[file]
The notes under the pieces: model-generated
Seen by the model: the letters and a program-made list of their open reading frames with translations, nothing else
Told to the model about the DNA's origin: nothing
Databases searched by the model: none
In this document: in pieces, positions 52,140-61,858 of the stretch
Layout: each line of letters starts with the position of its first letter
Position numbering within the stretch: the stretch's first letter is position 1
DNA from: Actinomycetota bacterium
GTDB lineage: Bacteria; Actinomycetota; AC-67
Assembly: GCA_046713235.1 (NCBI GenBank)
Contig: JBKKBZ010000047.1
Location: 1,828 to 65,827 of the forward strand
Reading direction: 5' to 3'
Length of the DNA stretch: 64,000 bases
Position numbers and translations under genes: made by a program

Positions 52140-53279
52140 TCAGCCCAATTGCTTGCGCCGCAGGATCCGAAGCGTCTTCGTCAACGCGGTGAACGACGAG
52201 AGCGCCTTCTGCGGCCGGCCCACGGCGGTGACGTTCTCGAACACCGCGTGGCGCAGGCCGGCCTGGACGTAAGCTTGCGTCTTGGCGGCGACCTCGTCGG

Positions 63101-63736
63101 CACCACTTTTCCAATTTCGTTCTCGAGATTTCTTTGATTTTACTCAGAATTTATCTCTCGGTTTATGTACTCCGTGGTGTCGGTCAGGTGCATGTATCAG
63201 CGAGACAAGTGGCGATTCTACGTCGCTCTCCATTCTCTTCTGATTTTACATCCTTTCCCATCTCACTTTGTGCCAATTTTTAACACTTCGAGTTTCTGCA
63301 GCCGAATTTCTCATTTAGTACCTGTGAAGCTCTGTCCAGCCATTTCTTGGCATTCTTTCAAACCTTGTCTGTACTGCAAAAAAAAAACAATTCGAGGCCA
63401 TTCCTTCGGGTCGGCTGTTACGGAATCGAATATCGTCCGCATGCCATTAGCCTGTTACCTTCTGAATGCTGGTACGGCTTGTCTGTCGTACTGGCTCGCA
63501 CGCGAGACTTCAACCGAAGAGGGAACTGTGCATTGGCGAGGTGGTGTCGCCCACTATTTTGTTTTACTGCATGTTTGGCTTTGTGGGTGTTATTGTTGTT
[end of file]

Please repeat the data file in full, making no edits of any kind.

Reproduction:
The notes under the pieces: model-generated
Seen by the model: the letters and a program-made list of their open reading frames with translations, nothing else
Told to the model about the DNA's origin: nothing
Databases searched by the model: none
In this document: in pieces, positions 52,140-61,858 of the stretch
Layout: each line of letters starts with the position of its first letter
Position numbering within the stretch: the stretch's first letter is position 1
DNA from: Actinomycetota bacterium
GTDB lineage: Bacteria; Actinomycetota; AC-67
Assembly: GCA_046713235.1 (NCBI GenBank)
Contig: JBKKBZ010000047.1
Location: 1,828 to 65,827 of the forward strand
Reading direction: 5' to 3'
Length of the DNA stretch: 64,000 bases
Position numbers and translations under genes: made by a program

Positions 52140-53279
52140 TCAGCCCAATTGCTTGCGCCGCAGGATCCGAAGCGTCTTCGTCAACGCGGTGAACGACGAG
52201 AGCGCCTTCTGCGGCCGGCCCACGGCGGTGACGTTCTCGAACACCGCGTGGCGCAGGCCGGCCTGGACGTAAGCTTGCGTCTTGGCGGCGACCTCGTCGG

Positions 63101-63736
63101 CACCACTTTTCCAATTTCGTTCTCGAGATTTCTTTGATTTTACTCAGAATTTATCTCTCGGTTTATGTACTCCGTGGTGTCGGTCAGGTGCATGTATCAG
63201 CGAGACAAGTGGCGATTCTACGTCGCTCTCCATTCTCTTCTGATTTTACATCCTTTCCCATCTCACTTTGTGCCAATTTTTAACACTTCGAGTTTCTGCA
63301 GCCGAATTTCTCATTTAGTACCTGTGAAGCTCTGTCCAGCCATTTCTTGGCATTCTTTCAAACCTTGTCTGTACTGCAAAAAAAAAACAATTCGAGGCCA
63401 TTCCTTCGGGTCGGCTGTTACGGAATCGAATATCGTCCGCATGCCATTAGCCTGTTACCTTCTGAATGCTGGTACGGCTTGTCTGTCGTACTGGCTCGCA
63501 CGCGAGACTTCAACCGAAGAGGGAACTGTGCATTGGCGAGGTGGTGTCGCCCACTATTTTGTTTTACTGCATGTTTGGCTTTGTGGGTGTTATTGTTGTT